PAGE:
Pituitary surgery: Microscopic vs. Endoscopic

From the desk of Lewis S. Blevins Jr. MD – Endoscopic transsphenoidal surgery for pituitary disorders seems to be a hot topic these days.   Some patients travel great distances to have the procedure performed because it is perceived as the newest and best approach to treating pituitary tumors.

Many neurosurgeons have adopted the endoscopic approach and, for some, it is the only procedure they perform on patients with pituitary adenomas.  While the procedure probably enables better visualization of some pituitary lesions, it is not “less invasive” than the traditional endonasal microscopic approach to transsphenoidal surgery.  In fact, it is more invasive and there is more “destruction” of normal anatomy during a transsphenoidal procedure.

At the California Center for Pituitary Disorders at the University of California San Francisco, we recognize this and utilize endoscopic surgery sparingly and only when absolutely necessary.  For example, microadenomas are probably best treated using the endonasal microscopic approach because endoscopic surgery would be “too much.” It is reasonable to use the endoscopic approach for larger more complex and skull-based invasive tumors.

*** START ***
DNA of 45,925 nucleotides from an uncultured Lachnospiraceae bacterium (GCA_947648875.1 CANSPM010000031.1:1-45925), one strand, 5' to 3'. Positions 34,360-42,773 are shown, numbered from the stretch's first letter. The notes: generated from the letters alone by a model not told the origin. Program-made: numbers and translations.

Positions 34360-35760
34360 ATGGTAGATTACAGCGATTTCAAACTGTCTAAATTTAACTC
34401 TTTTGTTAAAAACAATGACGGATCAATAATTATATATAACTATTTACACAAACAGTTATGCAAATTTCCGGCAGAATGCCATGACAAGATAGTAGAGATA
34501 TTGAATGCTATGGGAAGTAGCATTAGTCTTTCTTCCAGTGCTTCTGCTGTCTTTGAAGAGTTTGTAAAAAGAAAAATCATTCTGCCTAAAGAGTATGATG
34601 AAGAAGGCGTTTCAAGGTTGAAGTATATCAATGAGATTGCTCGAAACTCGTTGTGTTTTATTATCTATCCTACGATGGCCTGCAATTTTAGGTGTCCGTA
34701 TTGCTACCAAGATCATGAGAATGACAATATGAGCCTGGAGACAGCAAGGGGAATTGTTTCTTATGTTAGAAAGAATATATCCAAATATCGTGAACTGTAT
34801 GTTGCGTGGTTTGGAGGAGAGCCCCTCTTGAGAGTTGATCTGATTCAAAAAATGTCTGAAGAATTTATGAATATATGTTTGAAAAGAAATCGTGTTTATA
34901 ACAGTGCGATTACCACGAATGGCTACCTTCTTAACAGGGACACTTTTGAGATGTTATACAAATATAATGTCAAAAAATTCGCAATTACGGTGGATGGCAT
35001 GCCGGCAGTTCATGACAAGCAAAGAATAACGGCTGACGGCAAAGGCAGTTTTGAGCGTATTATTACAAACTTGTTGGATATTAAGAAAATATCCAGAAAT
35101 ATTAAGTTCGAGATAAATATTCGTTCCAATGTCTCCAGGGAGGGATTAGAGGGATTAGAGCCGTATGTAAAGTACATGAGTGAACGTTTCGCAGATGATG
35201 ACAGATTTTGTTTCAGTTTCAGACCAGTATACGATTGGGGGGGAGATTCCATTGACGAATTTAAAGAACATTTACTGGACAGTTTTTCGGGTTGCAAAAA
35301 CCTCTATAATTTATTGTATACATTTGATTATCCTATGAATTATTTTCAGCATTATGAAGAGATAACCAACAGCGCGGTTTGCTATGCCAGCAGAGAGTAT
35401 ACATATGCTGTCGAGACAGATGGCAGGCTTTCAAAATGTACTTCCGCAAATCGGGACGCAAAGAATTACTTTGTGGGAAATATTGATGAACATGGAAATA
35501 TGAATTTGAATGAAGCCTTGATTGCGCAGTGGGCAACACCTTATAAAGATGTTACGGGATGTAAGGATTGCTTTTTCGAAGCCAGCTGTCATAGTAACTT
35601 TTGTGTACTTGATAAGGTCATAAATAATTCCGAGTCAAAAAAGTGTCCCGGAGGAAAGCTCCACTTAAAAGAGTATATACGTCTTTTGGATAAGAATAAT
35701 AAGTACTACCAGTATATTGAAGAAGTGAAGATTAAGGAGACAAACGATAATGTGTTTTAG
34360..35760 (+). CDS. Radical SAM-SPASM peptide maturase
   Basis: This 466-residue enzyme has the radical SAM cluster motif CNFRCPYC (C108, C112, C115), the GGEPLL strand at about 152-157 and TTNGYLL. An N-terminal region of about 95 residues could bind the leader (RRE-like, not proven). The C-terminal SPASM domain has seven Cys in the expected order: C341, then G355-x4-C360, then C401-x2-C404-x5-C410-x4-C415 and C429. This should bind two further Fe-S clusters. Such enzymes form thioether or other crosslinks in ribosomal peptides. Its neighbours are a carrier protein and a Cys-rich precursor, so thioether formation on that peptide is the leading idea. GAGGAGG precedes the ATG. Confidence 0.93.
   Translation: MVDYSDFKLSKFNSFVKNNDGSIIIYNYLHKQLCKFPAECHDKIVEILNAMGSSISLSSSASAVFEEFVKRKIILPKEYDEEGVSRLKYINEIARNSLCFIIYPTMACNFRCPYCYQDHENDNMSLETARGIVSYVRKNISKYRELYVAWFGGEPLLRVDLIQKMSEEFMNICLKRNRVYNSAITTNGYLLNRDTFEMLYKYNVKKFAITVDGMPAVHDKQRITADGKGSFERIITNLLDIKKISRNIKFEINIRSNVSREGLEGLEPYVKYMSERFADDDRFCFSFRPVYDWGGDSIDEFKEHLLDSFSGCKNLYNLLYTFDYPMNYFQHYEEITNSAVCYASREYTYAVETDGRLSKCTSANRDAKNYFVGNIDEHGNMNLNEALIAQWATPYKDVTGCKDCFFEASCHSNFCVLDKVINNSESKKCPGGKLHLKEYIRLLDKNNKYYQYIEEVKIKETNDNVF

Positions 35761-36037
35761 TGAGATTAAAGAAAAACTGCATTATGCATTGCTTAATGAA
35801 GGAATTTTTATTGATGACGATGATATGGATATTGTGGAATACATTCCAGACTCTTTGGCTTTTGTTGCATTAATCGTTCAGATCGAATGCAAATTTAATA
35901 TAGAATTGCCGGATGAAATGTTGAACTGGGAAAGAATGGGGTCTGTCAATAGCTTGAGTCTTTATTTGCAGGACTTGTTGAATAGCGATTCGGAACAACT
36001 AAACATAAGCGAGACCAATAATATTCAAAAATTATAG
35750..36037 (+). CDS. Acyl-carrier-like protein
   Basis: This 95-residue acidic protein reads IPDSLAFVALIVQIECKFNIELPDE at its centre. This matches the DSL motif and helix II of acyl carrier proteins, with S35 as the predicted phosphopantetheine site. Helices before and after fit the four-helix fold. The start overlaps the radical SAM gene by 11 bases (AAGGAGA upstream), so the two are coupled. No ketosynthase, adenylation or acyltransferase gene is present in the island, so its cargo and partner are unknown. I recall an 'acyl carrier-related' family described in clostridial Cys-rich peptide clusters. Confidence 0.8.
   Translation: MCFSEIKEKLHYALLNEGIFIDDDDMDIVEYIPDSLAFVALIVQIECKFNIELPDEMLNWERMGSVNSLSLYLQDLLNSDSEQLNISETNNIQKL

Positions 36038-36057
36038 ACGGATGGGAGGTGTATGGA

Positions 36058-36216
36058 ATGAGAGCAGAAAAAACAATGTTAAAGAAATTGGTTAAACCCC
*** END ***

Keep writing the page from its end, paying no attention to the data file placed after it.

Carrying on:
We’ll have more on this debate about the preferred surgical approach at a later date. For now, however, take a look at the attached article. It is clear, as we see in our very own practice, that the endoscopic approach is associated with far more complications of surgery, and greater expense of overall care, than is the traditional endonasal microscopic approach.  As always, we recommend finding the very best surgeon to resect your tumor and that you have the most appropriate surgical approach for the size, type, and growth pattern of your particular tumor.

Editors note:  We have published a link to the abstract and requested permission from Oxford Academic Press to publish the entire article.  We will inform our readership when we receive a response.  In the mean time, please drop us a line if you’d like a copy.  This is another link to the abstract

 

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1 COMMENT

  1. My daughter was diagnosed with pituitary hyperplasia.Is there somewhere I can get information on this .Shes 27 lactating but prolactin levels are normal .thank you

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